I have a public smart contract where I am able to make a secret and hash it within the contract. I then share the "secret" with N number of my friends and with the secret they can create a new hash (secret + private key) to prove to the contract that they in fact know the secret and have access to send funds.

The contract would only know the secret internal hash + the new sent hash + the msg.sender public key. Would this be enough to prove to the contract that the msg.sender know the secret and is allowed access to the contract functions?

Can't this be done? It sounds like a zero-knowledge proof algorithm, but I am not an expert in cryptography so not sure if it's a viable solution.

  • What is your goal? Allowing only specific addresses to access the contract?
    – ivicaa
    Feb 27, 2018 at 19:45
  • This question has been asked before (hopefully someone else can find it to mark as duplicate to aid others in finding it); there were some good answers by some of the "usual suspects" so hopefully they can dig it up from their history :) In the meantime, only tangentially related, but perhaps this might be useful: ethereum.stackexchange.com/questions/35692/…
    – lungj
    Feb 27, 2018 at 19:56
  • 2
    Nothing is private when passing "secrets" around and having the smart contract do the encrypting/decrypting on a public ledger. Every node will have access to what your parameters are passed in as they have to process those transactions to verify the results. Feb 27, 2018 at 20:08
  • Also partially related: ethereum.stackexchange.com/questions/13681/… (that also is a duplicate but I think it has more relevant information than the original). Also, more theoretical, but more official: blog.ethereum.org/2016/01/15/privacy-on-the-blockchain Feb 27, 2018 at 21:05
  • I want to be able to restrict access to the contract to people i sent a specific secret or private hash in a forum or other medium. I don´t know before hand how many people could read the forum. Could be 10 could be 100. Keeping track of the addresses is not a good option. The private/public key idea from flygoing sounds like a better option. The secret is not critical that is known/unknown is just a second layer to make the access more selective to people that know of the contract, meaning that to interact with the contract and participate (send ether) you need that "private/secret" invite
    – demolina
    Feb 27, 2018 at 23:47

1 Answer 1


Since nothing stored in a contract is actually private (any node can access the storage, even "private" variables aren't actually private), this isn't at all secure. A secure way to do this would be to just generate a private key as the "secret" and give that to your friends. You'd then generate the address for the private key and store it on the contract saying it's authenticated. You and your friends can then sign messages with this private key and send them to the contract, and the contract can verify that the message was signed with the private key that relates to the address that it knows.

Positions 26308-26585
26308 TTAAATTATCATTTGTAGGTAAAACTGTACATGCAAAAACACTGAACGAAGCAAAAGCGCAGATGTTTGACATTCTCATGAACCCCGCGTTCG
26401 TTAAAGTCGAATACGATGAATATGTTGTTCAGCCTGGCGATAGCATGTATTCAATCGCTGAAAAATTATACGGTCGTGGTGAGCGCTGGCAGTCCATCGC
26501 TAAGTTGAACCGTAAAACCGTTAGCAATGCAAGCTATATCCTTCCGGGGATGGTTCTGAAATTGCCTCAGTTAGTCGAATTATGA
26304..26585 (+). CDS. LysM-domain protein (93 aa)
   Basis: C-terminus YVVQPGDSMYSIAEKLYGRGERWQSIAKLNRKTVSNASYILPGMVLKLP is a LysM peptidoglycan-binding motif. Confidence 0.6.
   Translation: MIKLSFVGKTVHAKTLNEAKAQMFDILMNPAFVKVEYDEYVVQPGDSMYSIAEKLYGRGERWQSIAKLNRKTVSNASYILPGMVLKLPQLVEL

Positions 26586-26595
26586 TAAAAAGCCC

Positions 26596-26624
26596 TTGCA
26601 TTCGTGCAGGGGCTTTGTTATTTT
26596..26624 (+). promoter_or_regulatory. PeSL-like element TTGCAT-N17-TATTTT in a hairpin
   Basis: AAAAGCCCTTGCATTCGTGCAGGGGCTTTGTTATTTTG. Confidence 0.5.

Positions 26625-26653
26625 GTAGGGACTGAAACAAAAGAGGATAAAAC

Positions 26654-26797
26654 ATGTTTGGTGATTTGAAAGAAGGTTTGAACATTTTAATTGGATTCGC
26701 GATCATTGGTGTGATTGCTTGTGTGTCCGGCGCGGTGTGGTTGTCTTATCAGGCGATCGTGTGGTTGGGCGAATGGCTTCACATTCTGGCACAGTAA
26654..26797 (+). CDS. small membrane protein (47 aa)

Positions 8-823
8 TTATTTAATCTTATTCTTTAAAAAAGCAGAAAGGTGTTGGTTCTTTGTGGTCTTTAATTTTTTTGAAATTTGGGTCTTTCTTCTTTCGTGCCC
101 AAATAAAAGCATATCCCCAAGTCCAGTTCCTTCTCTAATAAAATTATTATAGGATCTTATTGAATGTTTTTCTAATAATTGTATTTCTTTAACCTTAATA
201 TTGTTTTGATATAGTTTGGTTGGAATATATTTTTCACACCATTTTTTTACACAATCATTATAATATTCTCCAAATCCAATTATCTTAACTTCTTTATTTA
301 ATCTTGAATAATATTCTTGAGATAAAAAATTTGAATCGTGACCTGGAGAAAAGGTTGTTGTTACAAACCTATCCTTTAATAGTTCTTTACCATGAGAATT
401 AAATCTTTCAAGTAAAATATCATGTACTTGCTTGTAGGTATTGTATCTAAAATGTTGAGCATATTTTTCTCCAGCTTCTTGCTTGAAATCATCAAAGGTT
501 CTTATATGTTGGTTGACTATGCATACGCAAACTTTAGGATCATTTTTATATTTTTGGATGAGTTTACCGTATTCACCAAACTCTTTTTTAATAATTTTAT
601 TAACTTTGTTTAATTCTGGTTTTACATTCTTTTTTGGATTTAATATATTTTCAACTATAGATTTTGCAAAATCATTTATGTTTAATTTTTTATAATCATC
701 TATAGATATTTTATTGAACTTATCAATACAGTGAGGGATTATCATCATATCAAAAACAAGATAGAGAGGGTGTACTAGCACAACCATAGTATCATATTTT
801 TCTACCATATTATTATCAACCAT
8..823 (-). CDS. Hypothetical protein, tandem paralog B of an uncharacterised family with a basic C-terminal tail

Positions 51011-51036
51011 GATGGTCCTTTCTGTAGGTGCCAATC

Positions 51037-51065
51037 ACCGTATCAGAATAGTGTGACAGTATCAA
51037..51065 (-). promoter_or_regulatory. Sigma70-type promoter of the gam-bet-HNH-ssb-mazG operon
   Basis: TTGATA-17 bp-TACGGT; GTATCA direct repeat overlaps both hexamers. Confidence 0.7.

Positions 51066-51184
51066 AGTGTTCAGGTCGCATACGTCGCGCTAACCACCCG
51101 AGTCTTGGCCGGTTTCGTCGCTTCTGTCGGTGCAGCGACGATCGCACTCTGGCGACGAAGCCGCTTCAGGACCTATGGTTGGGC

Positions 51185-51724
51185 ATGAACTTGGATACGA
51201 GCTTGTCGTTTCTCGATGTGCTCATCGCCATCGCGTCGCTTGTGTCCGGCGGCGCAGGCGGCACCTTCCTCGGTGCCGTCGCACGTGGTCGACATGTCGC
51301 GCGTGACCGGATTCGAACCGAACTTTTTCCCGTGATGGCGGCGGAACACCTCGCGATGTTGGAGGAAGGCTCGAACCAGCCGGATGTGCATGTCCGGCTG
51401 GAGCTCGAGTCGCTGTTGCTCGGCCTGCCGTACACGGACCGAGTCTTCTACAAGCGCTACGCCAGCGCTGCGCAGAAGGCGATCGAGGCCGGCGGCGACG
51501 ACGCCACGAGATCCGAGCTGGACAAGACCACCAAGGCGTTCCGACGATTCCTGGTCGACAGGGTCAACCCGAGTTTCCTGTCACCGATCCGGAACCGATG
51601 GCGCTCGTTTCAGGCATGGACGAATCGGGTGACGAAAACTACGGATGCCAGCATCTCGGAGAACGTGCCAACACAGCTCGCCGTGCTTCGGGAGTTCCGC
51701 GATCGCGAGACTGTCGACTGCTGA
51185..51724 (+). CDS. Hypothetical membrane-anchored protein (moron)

• I like this idea, i see that solidity soports ecrecover. I would need to do the exact same thing but only that the private key is not an ethereum private key. Is there anyway to do that? It would be a precreated keypair that the manager of the contract adds to the contract and shares with a specific group of friends.
    – demolina
    Feb 27, 2018 at 23:49
  • why could you not use an ethereum private key for it? you can register the address to the contract and share the private key. the private key wouldn't be used for anything besides authenticating these calls to the contract
    – natewelch_
    Feb 27, 2018 at 23:50
  • OK, so it would not be the same private key you used for your own accounts or deploying the contract, It should be a brand new one only for that purpose?
    – demolina
    Feb 27, 2018 at 23:53
  • Oh, of course! Yeah, don't hand out your private key :P Just generate a private key specifically for this. Don't use it to store funds or anything.
    – natewelch_
    Feb 27, 2018 at 23:54
  • 1
    No problem! You can see a similar example me and a colleague wrote here github.com/yarrumretep/PortCoin/blob/master/contracts/…. This contract lets the owner store an address for an event. The owner then signs "tickets" with the private key of the event's address, which we hand out to attendees of the event. We wrote it as a kind of reward for attending our meetups, but it should be a good starting point for your system. The difference would be that you give the private key to your friends to sign their own messages as well.
    – natewelch_
    Feb 27, 2018 at 23:59

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